Earlier this summer, Immigration and Customs Enforcement (ICE), announced new policies regarding transgender adult detainees in its custody—policies that were intended to provide a “respectful, safe and secure environment for all detainees.” While some of the announced policies were well-received, many advocates identified serious shortcomings, including the continued allowance of solitary confinement and insufficient details on implementation of protections for this population. More recent news that ICE intends to transfer transgender women to the Adelanto Detention Facility in California—a facility with a history of human rights abuses—has raised additional concerns that the immigration agency is failing to live up to its promises and has highlighted systemic defects in the current immigration detention system.
In a letter sent this week, LGBTQ rights, civil rights and immigrant rights organizations urged President Obama to change course regarding the transfer of transgender women to Adelanto. As the letter highlights, the Adelanto Detention Facility is run by the private prison corporation, GEO Group (GEO). GEO has a record of abusing detained individuals, including those most vulnerable, such as families, transgender women, and individuals with mental health disabilities. According to the letter:
“[a]ttorneys and formerly detained people have reported abuses including solitary confinement, denial of medical care, and pervasive sexual harassment of transgender women at GEO Group facilities…. GEO Group cannot be trusted to care for transgender women or house them safely.”
The Adelanto facility itself has a poor track record. For example, many have complained of the shameful quality of healthcare provided there, as well as abuses against individuals with mental and physical health disabilities.
Moreover, the Adelanto facility has failed to address sexual assault claims in the past:
“A July 2014 investigation by the Office of Detention Oversight found that Adelanto’s sexual assault case files were missing essential information and that staff failed to inform victims that they would not be deported for reporting a sexual assault.”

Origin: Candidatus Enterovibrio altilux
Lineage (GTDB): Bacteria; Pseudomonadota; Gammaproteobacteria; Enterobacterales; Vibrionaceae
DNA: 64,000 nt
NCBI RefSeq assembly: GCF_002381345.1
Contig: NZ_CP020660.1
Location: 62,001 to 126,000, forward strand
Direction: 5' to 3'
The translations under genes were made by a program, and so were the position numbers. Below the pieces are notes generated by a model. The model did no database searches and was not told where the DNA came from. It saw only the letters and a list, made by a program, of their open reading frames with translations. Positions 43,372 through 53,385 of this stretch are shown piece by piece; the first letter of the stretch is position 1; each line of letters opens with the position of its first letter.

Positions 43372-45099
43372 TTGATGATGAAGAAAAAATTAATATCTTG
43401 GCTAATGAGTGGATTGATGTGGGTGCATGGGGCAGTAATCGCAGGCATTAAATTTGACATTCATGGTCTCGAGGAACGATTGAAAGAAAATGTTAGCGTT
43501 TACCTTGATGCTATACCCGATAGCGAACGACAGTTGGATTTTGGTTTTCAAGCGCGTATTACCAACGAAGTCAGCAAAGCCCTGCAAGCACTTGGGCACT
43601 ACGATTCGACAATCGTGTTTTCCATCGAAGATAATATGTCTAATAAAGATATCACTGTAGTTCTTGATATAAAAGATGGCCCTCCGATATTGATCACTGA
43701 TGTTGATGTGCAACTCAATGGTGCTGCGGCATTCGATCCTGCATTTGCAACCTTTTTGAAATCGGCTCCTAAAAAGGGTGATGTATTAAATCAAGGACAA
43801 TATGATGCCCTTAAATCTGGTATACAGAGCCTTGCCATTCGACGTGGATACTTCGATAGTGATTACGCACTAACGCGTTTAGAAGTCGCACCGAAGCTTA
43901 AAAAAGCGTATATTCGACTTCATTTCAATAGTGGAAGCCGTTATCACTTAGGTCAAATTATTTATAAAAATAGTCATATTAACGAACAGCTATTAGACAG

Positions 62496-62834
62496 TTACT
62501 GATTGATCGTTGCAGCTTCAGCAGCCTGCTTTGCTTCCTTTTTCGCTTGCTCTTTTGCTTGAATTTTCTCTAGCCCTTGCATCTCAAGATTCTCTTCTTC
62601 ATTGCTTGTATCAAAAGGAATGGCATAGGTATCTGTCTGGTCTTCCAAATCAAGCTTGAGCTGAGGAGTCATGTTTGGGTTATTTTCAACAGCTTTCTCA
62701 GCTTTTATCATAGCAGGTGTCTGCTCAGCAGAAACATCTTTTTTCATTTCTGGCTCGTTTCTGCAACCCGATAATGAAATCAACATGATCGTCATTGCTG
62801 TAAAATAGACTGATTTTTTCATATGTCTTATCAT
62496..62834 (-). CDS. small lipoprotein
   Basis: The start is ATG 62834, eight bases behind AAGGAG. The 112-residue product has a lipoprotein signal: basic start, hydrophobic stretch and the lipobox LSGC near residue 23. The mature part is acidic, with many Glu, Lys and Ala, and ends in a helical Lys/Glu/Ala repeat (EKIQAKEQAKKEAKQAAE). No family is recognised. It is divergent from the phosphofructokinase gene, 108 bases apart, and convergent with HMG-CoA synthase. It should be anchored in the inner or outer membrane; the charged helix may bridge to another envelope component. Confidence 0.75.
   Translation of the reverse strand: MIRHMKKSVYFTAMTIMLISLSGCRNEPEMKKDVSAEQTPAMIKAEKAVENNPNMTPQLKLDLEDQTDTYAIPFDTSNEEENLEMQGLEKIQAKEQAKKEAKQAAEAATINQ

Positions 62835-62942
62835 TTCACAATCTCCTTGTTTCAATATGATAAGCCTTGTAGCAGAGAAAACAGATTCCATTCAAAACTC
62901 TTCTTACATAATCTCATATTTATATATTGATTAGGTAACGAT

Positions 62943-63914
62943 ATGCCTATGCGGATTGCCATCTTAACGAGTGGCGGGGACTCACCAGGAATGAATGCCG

This is particularly disturbing given the high rates of sexual assault against transgender individuals. According to a Fusion investigation, “although only about 1 in 500 detainees are transgender, one in five victims of confirmed sexual assault in immigration detention were transgender in recent years.”
The letter to President Obama also highlights systemic problems with immigration detention. Chief among them is the geographic location of the facility. Many immigration detention facilities, like Adelanto, are located in remote places, isolated from legal and social services. Many of these facilities are out of sight, free from regular inspection by non-governmental organization and other observers, and making them more susceptible to abuse.
In addition, the growing privatization of immigration detention facilities highlights whether the potential for profit is driving detention decisions. As reported earlier this year, 67 percent of ICE detention beds now are operated by private, for-profit companies, and the private prison industries are contributing significant sums toward lobbying Congress for increasing aggressive immigration detention policies. GEO is one of the two major players in the private prison industry. The Adelanto contract alone (which guarantees 1,300 beds each day) brings in upwards of $52 million each year.
The letter to President Obama raises serious questions about ICE’s commitment to ensuring adequate protections for all individuals in its custody. The grave concerns expressed regarding transferring transgender women to a remote GEO-run facility with a history of problems must be given full consideration. All signs point in the direction of scaling back detention and looking for appropriate release options.
Photo by awnisALAN.